As of my last report card, I have a cumulative GPA of 3.8889 with a current quarterly GPA of 4.3333; yet because I did not score a 970 or better on my SAT, I do not qualify for the Bright Futures scholarship (or any other scholarship with similar SAT-score requirements). Something is very wrong with "the system" when one test score can wipe out four years of hard work in honors classes. This is the ultimate insult from a state Legislature that is supposed to promote education.

For all students out there with a learning disability, I say to you, continue to work hard and don't ever give up. To other students, I say, ask yourself if you have worked to your full potential.

Nicole Chalmers, Port Richey

Anti-smoking funds could be better spent

Re: State youths push anti-smoking ads, Jan. 14.

I see where these youths are hoping to get $61-million from Gov. Jeb Bush. I also read where other projects and programs are suffering due to lack of funds, most being of greater importance to the future well-being of children than the act of smoking.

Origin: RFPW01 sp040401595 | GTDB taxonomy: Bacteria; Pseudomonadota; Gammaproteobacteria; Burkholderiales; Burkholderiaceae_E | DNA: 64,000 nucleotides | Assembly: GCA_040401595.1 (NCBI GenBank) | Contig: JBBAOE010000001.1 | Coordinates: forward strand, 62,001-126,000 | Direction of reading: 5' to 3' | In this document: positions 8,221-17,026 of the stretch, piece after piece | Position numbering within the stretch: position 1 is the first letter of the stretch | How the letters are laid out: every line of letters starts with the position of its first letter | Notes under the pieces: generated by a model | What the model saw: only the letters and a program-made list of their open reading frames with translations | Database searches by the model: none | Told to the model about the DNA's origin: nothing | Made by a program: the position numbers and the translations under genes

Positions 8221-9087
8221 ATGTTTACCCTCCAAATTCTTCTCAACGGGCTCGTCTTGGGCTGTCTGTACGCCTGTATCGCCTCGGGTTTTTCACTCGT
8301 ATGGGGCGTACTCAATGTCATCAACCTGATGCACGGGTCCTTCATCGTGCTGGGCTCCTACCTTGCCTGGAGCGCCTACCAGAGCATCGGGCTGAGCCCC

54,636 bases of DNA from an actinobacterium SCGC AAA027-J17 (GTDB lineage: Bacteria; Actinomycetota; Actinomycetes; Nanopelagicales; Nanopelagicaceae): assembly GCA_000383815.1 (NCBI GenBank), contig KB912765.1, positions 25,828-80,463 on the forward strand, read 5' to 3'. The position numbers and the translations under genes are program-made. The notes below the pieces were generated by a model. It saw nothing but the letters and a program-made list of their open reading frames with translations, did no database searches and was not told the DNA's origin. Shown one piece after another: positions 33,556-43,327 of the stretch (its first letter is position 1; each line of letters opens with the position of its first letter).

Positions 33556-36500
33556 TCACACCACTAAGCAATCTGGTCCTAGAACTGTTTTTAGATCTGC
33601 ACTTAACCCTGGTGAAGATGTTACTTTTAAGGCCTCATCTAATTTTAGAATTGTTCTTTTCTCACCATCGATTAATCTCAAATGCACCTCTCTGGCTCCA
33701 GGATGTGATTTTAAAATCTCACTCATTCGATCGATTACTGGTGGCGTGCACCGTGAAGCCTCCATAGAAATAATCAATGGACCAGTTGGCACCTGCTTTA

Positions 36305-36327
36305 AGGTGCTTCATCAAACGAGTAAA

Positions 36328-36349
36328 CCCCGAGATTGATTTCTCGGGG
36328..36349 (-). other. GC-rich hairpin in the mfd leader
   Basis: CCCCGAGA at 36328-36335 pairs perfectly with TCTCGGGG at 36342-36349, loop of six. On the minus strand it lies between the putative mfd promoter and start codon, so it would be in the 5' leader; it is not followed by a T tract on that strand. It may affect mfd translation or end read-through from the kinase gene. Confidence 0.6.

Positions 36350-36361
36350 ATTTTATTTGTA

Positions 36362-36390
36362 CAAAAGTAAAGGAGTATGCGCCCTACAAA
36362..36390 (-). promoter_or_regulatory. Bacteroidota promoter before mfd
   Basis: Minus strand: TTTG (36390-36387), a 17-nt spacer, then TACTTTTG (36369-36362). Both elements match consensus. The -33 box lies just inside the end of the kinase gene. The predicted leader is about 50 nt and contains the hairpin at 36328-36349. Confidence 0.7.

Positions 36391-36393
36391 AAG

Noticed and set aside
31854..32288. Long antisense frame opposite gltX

Referring to tobacco ads showing beautiful people smoking, a teen is quoted: "Thanks to the Truth campaign, teens are finally getting a chance to see how false these images are." I doubt that it is false to say that some beautiful people smoke _ certainly not all, but surely some do, thus the ads are not false!

If they want a "false image," read the heading of the article. "State youths" implies and presents the image that all youths support the anti-smoking campaign whereas, according to the story, at least 20.8 percent are not supportive. Thus, the public is presented with a false image.

How many people believe that "smoking-related" means the same as "smoking-caused" illness? Anything can be labeled as related, but that does not mean it is the cause. I am related to aunts, uncles, nieces, nephews, in-laws. . . Am I the cause of their well-being or ill health? Of course not! Another false image presented to the public.

Were all the youths present in Tallahassee from there or were they brought in from other areas of the state and, if so, who funded the costs of their trip? If from the anti-smoking funds, I could think of other programs that could have used the funds more efficiently, such as feeding undernourished children or treating their illnesses.